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Scoot McNairy (left), Lee Pace (right), and Kerry Bishé (centre) in Halt and Catch Fire – images via AMC

CGM: This season deals with the birth of the Internet, which was obviously a pretty big leap for human history. How does Gordon factor into this, and did you have to do much research to ensure an accurate portrayal?

Scoot McNairy: This season in regards to the birth of the Internet is actually around the time I started to take note of the tech industry, I don’t know how old I was, but I must have been 13 or 14-years-old. Everything up until this point, I didn’t have much of a reference for, so this season was the first time I was like, “Okay, I remember this”. In previous seasons, there was a lot of Googling to figure out what we were talking about and what was actually happening. The creators were always so wonderful, you could pick up a phone and call them at any time and they would spend as much time as you needed on the phone with you, explain things to you, and sort of lay it out for you in regards to what was happening and what was taking place. To answer your question though, yes, we always have to do tons of research because you have to keep up with the writers and the creators who were always ten steps ahead of us, and you always felt like you were struggling to catch up to them in regards to where the story was heading or what you were talking about when you were getting the episodes.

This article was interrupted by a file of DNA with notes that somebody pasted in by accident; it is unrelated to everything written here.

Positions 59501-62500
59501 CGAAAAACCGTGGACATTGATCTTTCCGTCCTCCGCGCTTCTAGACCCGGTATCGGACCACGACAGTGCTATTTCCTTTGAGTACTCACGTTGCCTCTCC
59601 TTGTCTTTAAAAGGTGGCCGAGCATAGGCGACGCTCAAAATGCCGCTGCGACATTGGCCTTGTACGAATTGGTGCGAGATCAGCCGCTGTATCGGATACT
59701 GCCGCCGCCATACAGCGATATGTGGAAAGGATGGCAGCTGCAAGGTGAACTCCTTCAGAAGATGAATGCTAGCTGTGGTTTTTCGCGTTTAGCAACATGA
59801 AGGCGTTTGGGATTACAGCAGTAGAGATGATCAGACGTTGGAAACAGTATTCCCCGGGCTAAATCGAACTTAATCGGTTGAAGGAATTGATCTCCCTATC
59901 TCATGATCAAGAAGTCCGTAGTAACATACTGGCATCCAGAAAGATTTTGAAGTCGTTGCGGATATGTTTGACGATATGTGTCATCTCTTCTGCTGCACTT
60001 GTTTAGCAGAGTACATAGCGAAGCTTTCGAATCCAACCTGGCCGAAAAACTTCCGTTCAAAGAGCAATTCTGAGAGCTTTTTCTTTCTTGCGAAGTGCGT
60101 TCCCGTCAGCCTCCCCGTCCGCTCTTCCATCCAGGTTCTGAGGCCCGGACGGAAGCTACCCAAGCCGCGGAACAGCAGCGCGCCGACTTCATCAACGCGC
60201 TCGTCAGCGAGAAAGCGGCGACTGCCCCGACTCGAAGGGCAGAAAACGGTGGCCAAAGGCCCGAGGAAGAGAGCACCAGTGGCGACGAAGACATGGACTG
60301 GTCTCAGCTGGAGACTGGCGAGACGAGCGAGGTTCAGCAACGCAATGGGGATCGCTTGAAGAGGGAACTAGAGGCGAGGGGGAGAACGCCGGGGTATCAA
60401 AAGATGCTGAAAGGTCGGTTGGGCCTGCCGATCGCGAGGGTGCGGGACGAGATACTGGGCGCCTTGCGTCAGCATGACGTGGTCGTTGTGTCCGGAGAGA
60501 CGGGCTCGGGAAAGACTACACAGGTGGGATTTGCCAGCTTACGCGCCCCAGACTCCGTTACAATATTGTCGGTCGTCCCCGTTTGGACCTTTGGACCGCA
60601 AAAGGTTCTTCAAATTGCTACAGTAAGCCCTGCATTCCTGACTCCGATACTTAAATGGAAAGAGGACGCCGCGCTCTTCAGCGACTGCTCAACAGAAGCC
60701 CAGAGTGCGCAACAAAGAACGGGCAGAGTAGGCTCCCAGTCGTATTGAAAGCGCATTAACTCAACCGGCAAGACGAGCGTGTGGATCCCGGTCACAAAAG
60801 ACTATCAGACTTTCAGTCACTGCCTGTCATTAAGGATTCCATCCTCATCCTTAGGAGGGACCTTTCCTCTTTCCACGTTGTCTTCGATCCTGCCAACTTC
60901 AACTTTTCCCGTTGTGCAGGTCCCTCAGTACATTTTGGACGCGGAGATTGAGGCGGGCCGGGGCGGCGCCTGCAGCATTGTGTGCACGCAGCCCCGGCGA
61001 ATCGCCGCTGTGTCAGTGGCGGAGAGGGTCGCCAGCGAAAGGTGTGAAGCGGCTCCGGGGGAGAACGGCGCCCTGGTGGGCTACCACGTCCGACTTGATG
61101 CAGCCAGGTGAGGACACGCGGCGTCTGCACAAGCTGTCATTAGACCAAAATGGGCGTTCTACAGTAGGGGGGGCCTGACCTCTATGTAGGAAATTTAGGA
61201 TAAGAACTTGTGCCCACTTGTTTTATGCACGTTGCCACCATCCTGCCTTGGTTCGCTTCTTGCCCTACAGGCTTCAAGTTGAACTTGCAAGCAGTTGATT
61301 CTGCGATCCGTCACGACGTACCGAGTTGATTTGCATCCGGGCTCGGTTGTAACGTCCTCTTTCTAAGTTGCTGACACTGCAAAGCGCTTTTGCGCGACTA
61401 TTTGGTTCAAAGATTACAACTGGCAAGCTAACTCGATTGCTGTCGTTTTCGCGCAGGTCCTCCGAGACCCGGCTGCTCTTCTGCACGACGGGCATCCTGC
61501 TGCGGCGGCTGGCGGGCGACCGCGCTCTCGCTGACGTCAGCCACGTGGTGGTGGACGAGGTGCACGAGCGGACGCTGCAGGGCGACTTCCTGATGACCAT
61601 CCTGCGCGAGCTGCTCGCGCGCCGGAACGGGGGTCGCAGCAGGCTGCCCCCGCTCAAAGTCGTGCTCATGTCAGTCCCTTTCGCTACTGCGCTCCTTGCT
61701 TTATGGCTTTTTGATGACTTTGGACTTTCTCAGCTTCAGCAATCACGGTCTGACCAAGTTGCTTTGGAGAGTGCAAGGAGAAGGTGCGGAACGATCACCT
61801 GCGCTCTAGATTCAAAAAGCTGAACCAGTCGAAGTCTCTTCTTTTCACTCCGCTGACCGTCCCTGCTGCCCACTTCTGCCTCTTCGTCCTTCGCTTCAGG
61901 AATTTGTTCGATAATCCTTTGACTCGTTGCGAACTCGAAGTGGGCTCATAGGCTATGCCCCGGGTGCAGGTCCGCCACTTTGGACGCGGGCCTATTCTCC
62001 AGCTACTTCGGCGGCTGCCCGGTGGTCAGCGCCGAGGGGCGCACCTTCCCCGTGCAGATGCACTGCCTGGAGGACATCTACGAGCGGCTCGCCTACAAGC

CGM: What does that research entail? Do you just start reading Wikipedia entries? How do you go about researching such a vast subject?